If you want to continue reading him, that's great. We could all use a little bit of fiction. But please don't feed the grifters.

UPDATE: Looks like I'm not the only statistician he's blocked.

Monday, October 23, 2017

Lincolnesque





A year ago yesterday, I wrote: "'Trump's 'Gettysburg Address' was positively Lincolnesque...' is something no historian will say, ever."


I still believe that to be the case, but Trump did have something with Lincoln -- the guy he picked to be Secretary of State also did business with Russia:


U.S. Secretary of State William H. Seward signs a treaty with Russia for the purchase of Alaska for $7 million. Despite the bargain price of roughly two cents an acre, the Alaskan purchase was ridiculed in Congress and in the press as “Seward’s folly,” “Seward’s icebox,” and President Andrew Johnson’s “polar bear garden.”


So there's that...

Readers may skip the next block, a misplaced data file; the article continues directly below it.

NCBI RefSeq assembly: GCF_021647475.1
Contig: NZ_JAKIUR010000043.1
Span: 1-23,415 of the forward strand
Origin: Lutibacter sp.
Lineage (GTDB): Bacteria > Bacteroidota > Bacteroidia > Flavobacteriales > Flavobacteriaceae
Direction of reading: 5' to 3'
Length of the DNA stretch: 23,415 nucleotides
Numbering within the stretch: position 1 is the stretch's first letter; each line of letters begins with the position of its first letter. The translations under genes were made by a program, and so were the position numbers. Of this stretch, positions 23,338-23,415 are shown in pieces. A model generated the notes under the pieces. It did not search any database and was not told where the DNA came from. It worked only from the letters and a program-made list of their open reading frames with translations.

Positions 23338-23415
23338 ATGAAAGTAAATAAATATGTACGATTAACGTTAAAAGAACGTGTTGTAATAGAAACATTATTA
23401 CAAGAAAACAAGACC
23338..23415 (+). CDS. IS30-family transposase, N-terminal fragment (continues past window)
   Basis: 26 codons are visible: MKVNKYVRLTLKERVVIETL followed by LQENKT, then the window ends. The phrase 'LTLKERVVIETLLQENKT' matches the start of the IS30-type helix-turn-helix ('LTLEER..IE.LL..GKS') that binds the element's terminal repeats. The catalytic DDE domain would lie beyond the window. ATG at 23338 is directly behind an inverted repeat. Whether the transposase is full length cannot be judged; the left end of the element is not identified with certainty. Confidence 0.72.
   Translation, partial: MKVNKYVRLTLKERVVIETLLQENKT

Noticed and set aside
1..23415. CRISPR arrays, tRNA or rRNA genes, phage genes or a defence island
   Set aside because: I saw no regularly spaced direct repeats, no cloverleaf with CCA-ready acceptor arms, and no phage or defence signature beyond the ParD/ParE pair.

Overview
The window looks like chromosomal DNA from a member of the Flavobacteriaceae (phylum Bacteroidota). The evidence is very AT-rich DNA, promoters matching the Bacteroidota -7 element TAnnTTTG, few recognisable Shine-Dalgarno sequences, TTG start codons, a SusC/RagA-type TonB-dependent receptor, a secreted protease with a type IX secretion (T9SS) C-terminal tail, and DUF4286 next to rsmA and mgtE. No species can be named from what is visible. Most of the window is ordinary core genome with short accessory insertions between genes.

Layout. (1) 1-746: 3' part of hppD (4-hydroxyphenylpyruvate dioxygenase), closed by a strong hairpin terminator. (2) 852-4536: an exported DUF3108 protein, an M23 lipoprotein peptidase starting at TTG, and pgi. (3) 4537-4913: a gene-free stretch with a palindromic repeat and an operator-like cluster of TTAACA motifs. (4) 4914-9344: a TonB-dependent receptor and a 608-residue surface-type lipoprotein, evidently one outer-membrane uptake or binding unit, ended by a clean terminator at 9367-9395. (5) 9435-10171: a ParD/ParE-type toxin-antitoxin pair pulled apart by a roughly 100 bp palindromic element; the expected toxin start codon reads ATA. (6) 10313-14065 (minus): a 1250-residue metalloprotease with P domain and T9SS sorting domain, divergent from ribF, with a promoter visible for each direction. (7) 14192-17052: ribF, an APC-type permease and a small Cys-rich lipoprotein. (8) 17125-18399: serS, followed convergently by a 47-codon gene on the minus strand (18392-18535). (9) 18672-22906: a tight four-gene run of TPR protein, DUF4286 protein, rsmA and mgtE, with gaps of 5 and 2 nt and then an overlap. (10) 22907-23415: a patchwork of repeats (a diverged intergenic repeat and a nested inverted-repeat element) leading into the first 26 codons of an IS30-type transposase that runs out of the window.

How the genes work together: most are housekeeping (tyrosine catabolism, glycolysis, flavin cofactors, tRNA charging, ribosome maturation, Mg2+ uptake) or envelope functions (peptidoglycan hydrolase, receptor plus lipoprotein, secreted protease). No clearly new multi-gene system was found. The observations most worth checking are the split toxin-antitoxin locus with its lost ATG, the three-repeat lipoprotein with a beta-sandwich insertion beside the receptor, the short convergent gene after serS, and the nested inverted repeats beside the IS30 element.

Am I Being Too Harsh on the Times?

My Twitter friend Linda Fader responded to my last couple of posts about the New York Times with a thread:




It's not that I think the Times, collectively, is asking themselves, "what can we do to ensure Donald Trump wins a second term?” But it just can't be 100% about balance and false equivalence. In the age of Trump, and after the 2016 election debacle, are the editors of the Times still blind to the fact that one side mostly lies to them and wants to do bad things to people, and the other mostly doesn't? It's hard to chalk this up to narrative building for narrative building's sake.

In trying to maintain the forced balance they’ve been giving us for at least 25 years, with the Republicans going so far to the right as a party that they’re literally bringing Nazis into their coalition (which remains an unbelievable thing to type without being hyperbolic), they've plucked out this narrative of "The Republicans are in disarray, but so are the Democrats. The Republicans may have a genocidal element to their ideology, but, my God, some Democrats want Medicare for all! The horrors! And furthermore, it's tearing the Democratic Party apart!"